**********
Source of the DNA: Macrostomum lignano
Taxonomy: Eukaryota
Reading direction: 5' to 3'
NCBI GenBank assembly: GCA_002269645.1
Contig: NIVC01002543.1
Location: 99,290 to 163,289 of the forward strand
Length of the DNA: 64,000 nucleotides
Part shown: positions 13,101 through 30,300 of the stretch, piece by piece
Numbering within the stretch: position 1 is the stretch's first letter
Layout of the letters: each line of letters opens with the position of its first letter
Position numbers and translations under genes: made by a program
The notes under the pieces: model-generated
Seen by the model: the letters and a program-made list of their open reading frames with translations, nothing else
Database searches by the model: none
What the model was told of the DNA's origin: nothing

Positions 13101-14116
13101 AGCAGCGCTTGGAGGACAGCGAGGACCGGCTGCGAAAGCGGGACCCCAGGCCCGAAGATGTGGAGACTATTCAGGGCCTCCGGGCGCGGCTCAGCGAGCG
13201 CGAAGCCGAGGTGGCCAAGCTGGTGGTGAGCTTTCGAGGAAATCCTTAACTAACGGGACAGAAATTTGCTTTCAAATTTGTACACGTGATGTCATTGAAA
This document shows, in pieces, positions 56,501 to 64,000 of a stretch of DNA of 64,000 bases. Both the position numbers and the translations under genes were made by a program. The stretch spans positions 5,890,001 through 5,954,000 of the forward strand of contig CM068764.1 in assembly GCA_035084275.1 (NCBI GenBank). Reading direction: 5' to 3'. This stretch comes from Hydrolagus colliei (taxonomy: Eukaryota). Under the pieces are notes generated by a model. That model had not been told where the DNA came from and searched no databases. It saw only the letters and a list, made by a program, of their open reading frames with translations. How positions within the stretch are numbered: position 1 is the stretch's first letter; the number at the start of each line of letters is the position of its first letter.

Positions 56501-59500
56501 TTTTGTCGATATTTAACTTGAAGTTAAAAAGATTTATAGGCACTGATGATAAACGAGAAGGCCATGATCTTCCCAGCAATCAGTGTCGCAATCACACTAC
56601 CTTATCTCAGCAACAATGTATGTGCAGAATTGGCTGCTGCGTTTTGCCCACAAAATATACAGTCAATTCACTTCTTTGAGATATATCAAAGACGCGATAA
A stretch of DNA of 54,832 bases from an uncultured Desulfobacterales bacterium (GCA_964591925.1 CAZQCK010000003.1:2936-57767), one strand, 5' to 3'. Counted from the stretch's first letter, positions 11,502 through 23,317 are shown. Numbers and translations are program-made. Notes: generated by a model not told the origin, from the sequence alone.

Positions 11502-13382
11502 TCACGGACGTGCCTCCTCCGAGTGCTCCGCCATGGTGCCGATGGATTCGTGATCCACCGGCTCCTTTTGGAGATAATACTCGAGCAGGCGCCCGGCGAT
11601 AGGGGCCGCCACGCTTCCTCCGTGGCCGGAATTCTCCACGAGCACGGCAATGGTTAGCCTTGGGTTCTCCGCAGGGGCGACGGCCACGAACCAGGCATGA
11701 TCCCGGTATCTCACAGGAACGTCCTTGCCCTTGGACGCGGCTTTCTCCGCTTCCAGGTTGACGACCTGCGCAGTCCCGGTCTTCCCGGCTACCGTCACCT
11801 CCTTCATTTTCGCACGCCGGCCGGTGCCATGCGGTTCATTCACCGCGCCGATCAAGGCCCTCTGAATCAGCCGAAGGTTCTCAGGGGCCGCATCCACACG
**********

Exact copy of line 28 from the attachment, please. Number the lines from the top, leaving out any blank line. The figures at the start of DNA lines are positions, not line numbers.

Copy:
11801 CCTTCATTTTCGCACGCCGGCCGGTGCCATGCGGTTCATTCACCGCGCCGATCAAGGCCCTCTGAATCAGCCGAAGGTTCTCAGGGGCCGCATCCACACG